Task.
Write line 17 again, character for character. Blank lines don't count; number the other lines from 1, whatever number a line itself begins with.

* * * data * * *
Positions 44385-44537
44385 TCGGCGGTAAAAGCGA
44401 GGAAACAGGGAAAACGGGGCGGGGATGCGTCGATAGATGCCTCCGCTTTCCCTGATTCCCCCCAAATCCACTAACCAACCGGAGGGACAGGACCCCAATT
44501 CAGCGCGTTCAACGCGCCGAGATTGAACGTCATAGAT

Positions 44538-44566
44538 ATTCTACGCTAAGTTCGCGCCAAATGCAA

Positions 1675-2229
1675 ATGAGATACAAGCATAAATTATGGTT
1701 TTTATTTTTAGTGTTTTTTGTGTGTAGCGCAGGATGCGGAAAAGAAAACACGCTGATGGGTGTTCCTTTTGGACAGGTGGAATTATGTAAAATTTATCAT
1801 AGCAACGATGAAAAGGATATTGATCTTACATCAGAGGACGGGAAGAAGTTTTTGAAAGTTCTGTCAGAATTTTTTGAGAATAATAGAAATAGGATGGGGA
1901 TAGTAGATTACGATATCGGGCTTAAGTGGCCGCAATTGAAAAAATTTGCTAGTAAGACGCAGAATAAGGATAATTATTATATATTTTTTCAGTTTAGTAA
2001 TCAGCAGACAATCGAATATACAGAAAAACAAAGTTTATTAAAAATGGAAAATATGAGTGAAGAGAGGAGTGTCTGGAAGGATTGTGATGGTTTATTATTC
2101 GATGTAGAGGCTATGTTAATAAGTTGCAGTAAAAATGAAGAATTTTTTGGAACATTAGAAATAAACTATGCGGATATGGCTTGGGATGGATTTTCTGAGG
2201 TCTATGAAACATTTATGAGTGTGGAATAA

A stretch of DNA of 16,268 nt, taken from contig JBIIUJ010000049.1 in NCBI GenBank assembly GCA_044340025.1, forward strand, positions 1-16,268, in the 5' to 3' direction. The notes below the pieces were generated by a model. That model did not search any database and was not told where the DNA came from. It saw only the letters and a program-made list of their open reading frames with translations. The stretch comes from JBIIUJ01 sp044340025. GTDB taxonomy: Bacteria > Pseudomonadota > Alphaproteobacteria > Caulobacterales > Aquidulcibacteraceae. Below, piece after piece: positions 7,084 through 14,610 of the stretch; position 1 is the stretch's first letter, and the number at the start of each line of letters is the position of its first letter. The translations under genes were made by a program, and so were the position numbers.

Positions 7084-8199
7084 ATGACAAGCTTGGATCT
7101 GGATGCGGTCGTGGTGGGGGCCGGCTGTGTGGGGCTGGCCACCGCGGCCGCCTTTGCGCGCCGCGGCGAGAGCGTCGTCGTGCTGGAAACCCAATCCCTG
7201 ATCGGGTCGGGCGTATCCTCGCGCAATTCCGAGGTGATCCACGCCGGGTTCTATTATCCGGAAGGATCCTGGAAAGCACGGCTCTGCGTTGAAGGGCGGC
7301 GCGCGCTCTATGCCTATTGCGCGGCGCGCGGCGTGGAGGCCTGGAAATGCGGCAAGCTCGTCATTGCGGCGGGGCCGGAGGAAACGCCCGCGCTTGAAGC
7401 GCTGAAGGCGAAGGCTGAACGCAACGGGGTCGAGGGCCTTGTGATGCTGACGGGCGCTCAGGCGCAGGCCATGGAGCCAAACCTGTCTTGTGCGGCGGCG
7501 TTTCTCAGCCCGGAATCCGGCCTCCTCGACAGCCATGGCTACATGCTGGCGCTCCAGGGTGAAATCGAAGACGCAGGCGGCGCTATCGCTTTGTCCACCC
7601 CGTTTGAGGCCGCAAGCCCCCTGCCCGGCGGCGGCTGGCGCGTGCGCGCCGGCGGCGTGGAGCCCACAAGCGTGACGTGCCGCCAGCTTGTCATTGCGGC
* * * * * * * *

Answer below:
7084 ATGACAAGCTTGGATCT